• If you are having problems logging in please use the Contact Us in the lower right hand corner of the forum page for assistance.

CCA looks for new solutions in wake of border decision

Help Support Ranchers.net:


Well-known member
Feb 10, 2005
Reaction score
nw manitoba
CCA looks for new solutions in wake of border decision
this document web posted: Wednesday March 30, 2005 20050331p04

By Barry Wilson
Ottawa bureau

The March 2 decision by an American judge to keep the border closed to Canadian cattle marked a turning point for Canada's cattle industry leaders, says the president of the Canadian Cattlemen's Association.

Any faith that the American system could be counted on to play by the rules and respect the implications of an integrated North American beef market evaporated, Ontario producer Stan Eby said in a March 24 interview.

"We see our contingency plan as an evolving living document but it is based on the assumption that the border will not open," he said in Ottawa after the annual meeting of the CCA where he was acclaimed as president for a second year.

"I would say since March 2 we have been operating in a new mind set, a view that says border opening cannot factor in anymore. We have been pushed around for a long time and that's enough."

The CCA leadership lobbied in Ottawa last week for direct aid to cattle producers, which was expected to be announced this week, as well as other changes in government policy.

The livestock lobby says Ottawa should use a tax credit system to attract investment into proposed new Canadian packing plants. The government's more passive loan loss reserve program has been widely criticized by the industry as ineffective because it requires private lenders to agree to absorb most of the risk when lending money to proposed new ventures.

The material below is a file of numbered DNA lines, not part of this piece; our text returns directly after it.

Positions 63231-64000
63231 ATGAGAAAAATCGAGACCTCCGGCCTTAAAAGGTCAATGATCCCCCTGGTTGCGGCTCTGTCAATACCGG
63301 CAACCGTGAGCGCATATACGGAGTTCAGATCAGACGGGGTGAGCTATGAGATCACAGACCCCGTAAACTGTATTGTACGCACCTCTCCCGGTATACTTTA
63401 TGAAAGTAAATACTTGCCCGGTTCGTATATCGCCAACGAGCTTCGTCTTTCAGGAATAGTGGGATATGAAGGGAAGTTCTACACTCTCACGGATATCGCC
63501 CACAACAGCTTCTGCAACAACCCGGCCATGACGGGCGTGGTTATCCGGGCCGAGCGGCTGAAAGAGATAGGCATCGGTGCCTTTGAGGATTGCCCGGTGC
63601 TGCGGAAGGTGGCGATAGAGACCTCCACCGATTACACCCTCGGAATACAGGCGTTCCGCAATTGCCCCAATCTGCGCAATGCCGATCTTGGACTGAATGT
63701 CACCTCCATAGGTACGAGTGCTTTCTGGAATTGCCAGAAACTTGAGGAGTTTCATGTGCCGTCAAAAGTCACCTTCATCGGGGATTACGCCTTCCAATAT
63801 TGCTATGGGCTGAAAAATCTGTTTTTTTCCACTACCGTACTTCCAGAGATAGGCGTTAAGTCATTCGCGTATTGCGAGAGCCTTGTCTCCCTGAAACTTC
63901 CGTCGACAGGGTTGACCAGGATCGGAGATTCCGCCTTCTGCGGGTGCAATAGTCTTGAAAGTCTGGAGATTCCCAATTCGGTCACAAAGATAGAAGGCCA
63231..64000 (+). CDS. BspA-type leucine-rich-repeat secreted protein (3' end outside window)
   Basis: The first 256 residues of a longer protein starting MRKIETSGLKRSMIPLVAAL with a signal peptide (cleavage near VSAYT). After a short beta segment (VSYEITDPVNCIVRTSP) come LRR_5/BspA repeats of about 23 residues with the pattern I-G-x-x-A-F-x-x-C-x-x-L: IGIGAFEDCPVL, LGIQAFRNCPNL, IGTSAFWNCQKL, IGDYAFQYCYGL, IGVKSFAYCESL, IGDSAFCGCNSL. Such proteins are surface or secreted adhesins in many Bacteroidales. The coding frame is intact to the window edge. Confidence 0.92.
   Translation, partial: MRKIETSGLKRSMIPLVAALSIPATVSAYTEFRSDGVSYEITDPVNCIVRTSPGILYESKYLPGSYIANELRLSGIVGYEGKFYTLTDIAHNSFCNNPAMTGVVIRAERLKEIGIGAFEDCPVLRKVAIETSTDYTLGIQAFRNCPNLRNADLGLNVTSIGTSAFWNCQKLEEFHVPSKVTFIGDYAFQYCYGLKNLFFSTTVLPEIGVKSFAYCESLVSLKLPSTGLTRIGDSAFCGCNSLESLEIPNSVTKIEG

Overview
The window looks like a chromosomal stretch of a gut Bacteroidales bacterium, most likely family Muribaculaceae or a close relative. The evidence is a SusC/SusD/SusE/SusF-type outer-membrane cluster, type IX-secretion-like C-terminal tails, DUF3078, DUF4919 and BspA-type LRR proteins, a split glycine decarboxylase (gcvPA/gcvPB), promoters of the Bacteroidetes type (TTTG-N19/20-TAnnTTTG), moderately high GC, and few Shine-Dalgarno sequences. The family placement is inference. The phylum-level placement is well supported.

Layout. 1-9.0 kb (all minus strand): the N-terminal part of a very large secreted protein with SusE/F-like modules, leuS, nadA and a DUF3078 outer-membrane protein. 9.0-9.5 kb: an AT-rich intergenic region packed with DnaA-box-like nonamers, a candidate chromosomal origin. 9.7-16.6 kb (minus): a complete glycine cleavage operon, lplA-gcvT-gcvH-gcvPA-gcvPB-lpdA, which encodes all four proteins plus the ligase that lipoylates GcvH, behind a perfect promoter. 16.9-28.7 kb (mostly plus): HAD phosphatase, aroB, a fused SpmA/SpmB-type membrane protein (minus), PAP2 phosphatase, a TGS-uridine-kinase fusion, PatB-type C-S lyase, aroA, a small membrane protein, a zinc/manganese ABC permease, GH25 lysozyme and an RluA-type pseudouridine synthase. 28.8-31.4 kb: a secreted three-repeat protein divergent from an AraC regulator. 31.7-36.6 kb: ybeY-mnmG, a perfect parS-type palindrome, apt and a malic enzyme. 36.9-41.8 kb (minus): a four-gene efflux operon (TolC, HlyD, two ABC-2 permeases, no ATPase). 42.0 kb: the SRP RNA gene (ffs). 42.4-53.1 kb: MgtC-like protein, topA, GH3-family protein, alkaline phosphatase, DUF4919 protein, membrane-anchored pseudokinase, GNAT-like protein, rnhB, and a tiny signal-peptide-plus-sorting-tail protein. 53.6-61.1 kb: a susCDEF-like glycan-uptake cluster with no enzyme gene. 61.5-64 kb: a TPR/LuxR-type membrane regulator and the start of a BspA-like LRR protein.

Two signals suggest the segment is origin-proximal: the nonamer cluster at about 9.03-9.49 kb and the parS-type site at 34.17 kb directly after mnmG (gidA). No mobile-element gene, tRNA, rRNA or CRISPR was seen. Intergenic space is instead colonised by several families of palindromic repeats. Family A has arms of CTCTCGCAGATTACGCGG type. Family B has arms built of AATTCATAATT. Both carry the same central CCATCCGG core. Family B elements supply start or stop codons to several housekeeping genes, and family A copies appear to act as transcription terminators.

Change of position

The CCA has also moved from its one-time opposition to BSE testing beyond what "science" says is required. It has traditionally agreed with the American cattle industry, as well as American and Canadian governments, that increased testing is unnecessary for health and safety assurances and would imply existing random testing is inadequate.

Now, the CCA is urging the government and the Canadian Food Inspection Agency to allow increased or even 100 percent testing in some plants if it would increase marketing opportunities and perhaps allow Canadian product to compete more effectively with American product in third markets.

Eby said the CCA is not embracing universal testing.

However, it is asking Ottawa to fund a study into whether increased testing actually would increase market opportunities.

"We want to make sure that if we actually support more testing there will be markets for us," said Eby. "It's true this is a change from our traditional position on testing and would move us beyond the Americans but after March 2, that is not a bad thing. March 2 was a blow to us."

He said delegates to the CCA meeting, which was closed to media, showed a determination to survive the BSE crisis with or without American co-operation.

"I see a resolve in the industry, a strong resolve and determination to deal with this on our own terms with Canadian solutions."

Before the Ottawa convention, there was some industry speculation that Eby's presidency could be challenged by prairie delegates. He was re-elected without opposition for what he said would be his last term.

"We are united in this industry," he said. "We will move forward and we will survive."

One of the key CCA objectives is to find a way to reduce dependency on the U.S. market by expanding Canadian shares in other foreign markets, in part through a federal government-supported off-shore marketing plan being promoted by the industry.

One of the selling points will be to differentiate Canadian beef from American beef, perhaps through more testing for markets that want it

Latest posts